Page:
Saturday, January 19, 2019

Shibori (Tie-Dying) [1]
Art Essay

Marie-Therese Wisniowski

Shibori (Tie-Dyeing)[1]
The origins of shibori are as hazy and mysterious as its soft blurry designs. A form of resist dyeing, shibori, was known before the advent of recorded histories in countries around the world. In Japan, it was first documented in the Nara period. Textiles dyed by bound resist (kokechi), wax resist (rokechi) and carved wooden-block resist (kyokechi) were all imported from China and made domestically in Japan as well. Many fragments of these textiles are in the Shōsō-in Repository in Nara.

An example of fabric dyed with the kokechi technique of resist dyeing, Nara Period (AD 710 to 794).
Courtesy of the Tokyo National Museum.

The Japanese word shibori comes from the verb shiboru which means to wring or squeeze. Thus it describes the dyeing process by which designs are created when the fabric is pinched, folded, gathered, knotted, tied or pleated and then bound tightly with a string to protect the fabric from the dye into which it is immersed. This results in hazy patterns revealed when the bidding are removed: radial (rasen), squarish (hitta), short wood grain (mokume), or spider web (kumo) patterns appear. Hundreds of patterns can be created, depending on the method of dying and stitching.

The tying process for hitta shibori.

Parrot motifs depicted using the rokechi technique of resist dyeing.
Nara Period (AD 710 to 794).
Courtesy of Tokyo National Museum.

In the Heian period (794 AD to 1185 BC), shibori was used to decorate banners and canopies for Buddhist religious ceremonies. Murasaki Shikibu, in her novel of Heian-Period court life, "The tale of Genji", described elaborate costumes worn by the courtiers of the time, some of which were made of shibori - dyed material.

Two painted and tie-dyed tsujigahana kosode mounted on a folding screen. Momoyama period (1573 - 1615).
Courtesy of National Museum of Japanese History.

In the Kamakura period (1185 - 1333) the plain kosode that was worn at first by the women of the Samurai class, blossomed into vibrant and luxurious "fawn-spot tie-dye" (kanoko shibori) patterns. This Heian-Period technique was accomplished by binding tiny bits of kimono fabric. After dyeing the fabric, these bindings were removed, revealing small squarish or circular dots of undid fabric in carefully planned designs.

Section of a kosode. Repeated patterns of maple leaves, deer, small flowers, and young pine branches arranged in diagonal bands on a black rinzu background. Edo period (1603 - 1868).
Courtesy of the Tokyo National Museum.

At the same time, the surface of the kosode was being divided into large areas of color in a new form of design, divided dyeing (somewake), which placed dyed areas in various configurations over the kimono. These dyed areas were sometimes arranged on the shoulder or hem, while at other times were on either side of a vertical division. Another placement called block-divided dyeing (dangawari), involved dividing the background into large squares of alternating colors.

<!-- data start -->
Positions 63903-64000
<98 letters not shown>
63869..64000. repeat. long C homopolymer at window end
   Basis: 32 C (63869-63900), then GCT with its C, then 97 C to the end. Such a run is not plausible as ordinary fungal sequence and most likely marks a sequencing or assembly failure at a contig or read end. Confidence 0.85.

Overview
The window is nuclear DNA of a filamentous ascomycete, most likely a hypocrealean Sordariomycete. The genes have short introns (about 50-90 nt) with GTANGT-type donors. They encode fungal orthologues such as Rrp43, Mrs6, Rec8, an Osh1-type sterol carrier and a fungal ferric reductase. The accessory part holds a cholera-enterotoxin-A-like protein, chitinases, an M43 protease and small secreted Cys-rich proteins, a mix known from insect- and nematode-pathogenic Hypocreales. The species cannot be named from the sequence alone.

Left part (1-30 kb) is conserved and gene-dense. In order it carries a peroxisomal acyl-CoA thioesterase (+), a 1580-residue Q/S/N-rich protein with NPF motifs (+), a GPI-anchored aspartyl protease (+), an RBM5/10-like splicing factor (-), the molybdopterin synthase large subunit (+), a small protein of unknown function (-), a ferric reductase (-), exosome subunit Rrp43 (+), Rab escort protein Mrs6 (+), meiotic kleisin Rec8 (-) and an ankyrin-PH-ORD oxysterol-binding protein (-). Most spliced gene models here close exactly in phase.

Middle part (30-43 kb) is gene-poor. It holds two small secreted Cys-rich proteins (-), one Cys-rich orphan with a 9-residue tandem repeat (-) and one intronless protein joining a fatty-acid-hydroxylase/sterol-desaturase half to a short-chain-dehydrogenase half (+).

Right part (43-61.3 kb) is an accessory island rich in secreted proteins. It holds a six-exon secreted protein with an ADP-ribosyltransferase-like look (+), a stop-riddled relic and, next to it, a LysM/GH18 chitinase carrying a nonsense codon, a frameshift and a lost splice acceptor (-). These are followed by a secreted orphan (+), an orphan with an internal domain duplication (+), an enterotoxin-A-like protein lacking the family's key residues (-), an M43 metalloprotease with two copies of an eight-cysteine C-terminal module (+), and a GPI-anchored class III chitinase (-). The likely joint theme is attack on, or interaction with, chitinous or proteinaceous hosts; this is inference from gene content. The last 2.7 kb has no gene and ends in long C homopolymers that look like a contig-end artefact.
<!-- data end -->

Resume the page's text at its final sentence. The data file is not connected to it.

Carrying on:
All-over fawn-spot tie-dye in ocean wave, fishnet, and peony motifs decorate this furisode. Edo period (1603 - 1868).
Courtesy of the Tokyo National Museum.

The lack of control over the final effects inherent in the binding and dyeing process created many surprising designs. Craftsman working in the medium soon found that by stitching shapes into the fabrics and pulling them tight before dyeing, they had gained more control over the results. Not only could they create pictorial shapes, they could also protect some areas with bamboo sheaths in order to have completely white areas, which they later could embellish with ink and hand applied colors. To this they added extra touches of gold- or silver-leaf imprint and embroidery. This combination of techniques - tsujigahana - developed throughout the turbulent Muromachi period (1376 - 1573). It was one of Japan's finest contributions to textile art. The origin of the name of this uniquely Japanese form of dyeing remains a mystery.

Paulownia and Japanese-style book motifs are delicately executed in tie-dye and embroidery on this uchikake. Edo period (1603 - 1868).
Courtesy of the National Museum of Japanese History.

The end of tsujigahana as an art form opened the door for the development and subsequent popularity of all-over fawn-spot tie-dye, or so kanoko.

During the Edo period (1603 - 1868) feudal lords and their retainers passed through the town of Arimatsu in Aichi Prefecture on their way from Kyoto to Edo in order to comply with the Tokugawa shogunate's law mandating their presence in its new capital. They took advantage of the presence of a number of shibori shops and bought hand-dyed gifts during their stay in Arimatsu. Over the years, this small town's shibori industry grew and Arimatsu became the shiborti center of Japan, introducing several innovations to this dyeing process. Soon, the neighbouring town, Narumi, joined Arimatsu in shibori production to meet the increasing demand. The dyers used cotton along with silk. Some short cuts were developed to speed up the tedious process of hand-dyeing the material. A mechanical device called chiluba (a hook attached to a stand_ was invented to hold the material during the tying process and shibori done by this method was called chikuwa shibori.

Today modern artist strive to preserve the ancient shibori technique while expanding its perspective and adding a contemporary excitement. Artists like Itchiku Kubota has spent years experimenting and developing his own method, which he calls Itchiku tsujigahana.

Tradition with innovation. "Burning Sun", an Itchiku tsujigahana work by Itchiku Kubota.

Who can forget Carter Smith's shibori wearable art creations.

A "Carter Smith" wearable art creation.

[1] S. And, and R.M. Narasin, Textile Art of Japan, Shufunotomo, Tokyo (1989).